An icosidodecahedron has thirty vertices, upon which the symmetry group of the polyhedron acts transitively. Is there a set of fifteen non-intersecting diagonals of the icosidodecahedron (i.e., line segments that are not edges but both of whose endpoints are vertices) such that the symmetry group of the icosidodecahedron acts transitively on these diagonals? You can see the motivation for the question and some failed attempts here.

  • $\begingroup$ I enjoyed meeting you at G4G13 this weekend. I posted a few vZome models on SketchFab in response to our discussion at lunch today. Hope they helps. I'd love to see a few pictures of your tensegrity model when you get it finished. David $\endgroup$
    – David
    Apr 16, 2018 at 2:18
  • $\begingroup$ It certainly helps to illuminate the situation. But both the "long" set and the "short" set you posted consist of 30 diagonals, with two ending at each vertex. I am looking for a set of 15, with one ending at each vertex; in other words, they should be strictly non-intersecting in that they should not intersect at vertices, either. I don't actually think it is possible; if you have any insight into proving that I would be glad to hear it. $\endgroup$ Apr 18, 2018 at 0:34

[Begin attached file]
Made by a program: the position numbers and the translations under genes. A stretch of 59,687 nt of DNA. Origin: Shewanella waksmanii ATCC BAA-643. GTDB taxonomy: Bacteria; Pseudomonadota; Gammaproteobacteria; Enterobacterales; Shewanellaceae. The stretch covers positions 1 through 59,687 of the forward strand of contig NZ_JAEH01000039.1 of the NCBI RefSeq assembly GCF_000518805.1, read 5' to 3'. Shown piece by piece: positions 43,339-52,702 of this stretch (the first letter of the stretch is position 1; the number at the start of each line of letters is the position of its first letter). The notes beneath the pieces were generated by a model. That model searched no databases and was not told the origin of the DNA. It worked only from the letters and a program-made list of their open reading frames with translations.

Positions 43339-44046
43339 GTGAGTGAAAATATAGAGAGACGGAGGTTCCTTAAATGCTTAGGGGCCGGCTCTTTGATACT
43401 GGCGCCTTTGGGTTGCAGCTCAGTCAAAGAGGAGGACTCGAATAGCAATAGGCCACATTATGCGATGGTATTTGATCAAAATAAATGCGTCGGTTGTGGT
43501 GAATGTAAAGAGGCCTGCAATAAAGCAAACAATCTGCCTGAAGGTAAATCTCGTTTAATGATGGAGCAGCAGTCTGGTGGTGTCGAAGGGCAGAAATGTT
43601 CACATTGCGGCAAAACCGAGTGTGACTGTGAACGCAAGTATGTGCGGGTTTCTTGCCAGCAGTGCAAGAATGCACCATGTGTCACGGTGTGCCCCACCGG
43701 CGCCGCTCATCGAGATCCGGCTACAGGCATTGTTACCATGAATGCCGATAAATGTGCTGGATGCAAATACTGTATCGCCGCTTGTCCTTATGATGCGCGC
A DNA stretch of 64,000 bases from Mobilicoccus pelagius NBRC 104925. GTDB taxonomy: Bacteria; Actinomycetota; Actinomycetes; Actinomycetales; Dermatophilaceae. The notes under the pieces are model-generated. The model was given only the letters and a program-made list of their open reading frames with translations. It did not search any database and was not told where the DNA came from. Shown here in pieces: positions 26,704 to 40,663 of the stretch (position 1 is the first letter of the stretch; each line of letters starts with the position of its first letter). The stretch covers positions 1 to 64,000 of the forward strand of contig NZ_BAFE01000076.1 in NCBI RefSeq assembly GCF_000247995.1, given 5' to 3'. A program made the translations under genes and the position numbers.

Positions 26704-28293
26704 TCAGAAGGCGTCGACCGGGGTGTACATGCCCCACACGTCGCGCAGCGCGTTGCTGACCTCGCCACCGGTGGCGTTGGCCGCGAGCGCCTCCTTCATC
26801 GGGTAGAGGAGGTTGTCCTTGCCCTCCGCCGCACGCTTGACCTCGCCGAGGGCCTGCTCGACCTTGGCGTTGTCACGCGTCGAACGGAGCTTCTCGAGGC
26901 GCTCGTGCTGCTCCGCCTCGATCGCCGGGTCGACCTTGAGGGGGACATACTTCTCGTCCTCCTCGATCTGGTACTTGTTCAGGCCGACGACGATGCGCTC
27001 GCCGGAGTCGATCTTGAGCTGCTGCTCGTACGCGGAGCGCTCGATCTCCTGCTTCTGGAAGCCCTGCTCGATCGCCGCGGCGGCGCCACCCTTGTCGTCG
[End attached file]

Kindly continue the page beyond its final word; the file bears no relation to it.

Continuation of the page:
• $\begingroup$ If i understand the question correctly, the requirement for the diagonals to act transitively under icosahedral symmetry implies that they are all the same length. If that's the case, then I can assure by my own empirical inspection of all of the possible diagonals, that it's impossible because the sets I posted are the only ones with no internal intersections, but as you noted, they do intersect at the vertices. $\endgroup$
    – David
    Apr 19, 2018 at 1:18
  • $\begingroup$ If you're willing to accept 5 sets of diagonals, each having 3-fold rotational symmetry around a common axis, then the model at skfb.ly/6ysQF may do the trick for your tensegrity model even though it doesn't meet your requirement for being transitive under icosahedral symmetry. Best of luck. $\endgroup$
    – David
    Apr 19, 2018 at 2:37
  • $\begingroup$ That's a lovely construction, thanks! If you follow the link in the OP (and maybe go back or forward a posting or two), you'll see there is also a set of 10 equivalent diagonals and a disjoint set of five, so that the overall collection has fivefold symmetry. But I am more interested in your impossibility assertion. Are the two sets of 30 that you posted each entire orbits under the icosahedral group? Or are there other diagonals of one or both types? If it is easy for you to post the orbit decomposition of the body diagonals (leaving out the very longest ones), we could finish this off.. $\endgroup$ Apr 19, 2018 at 5:15


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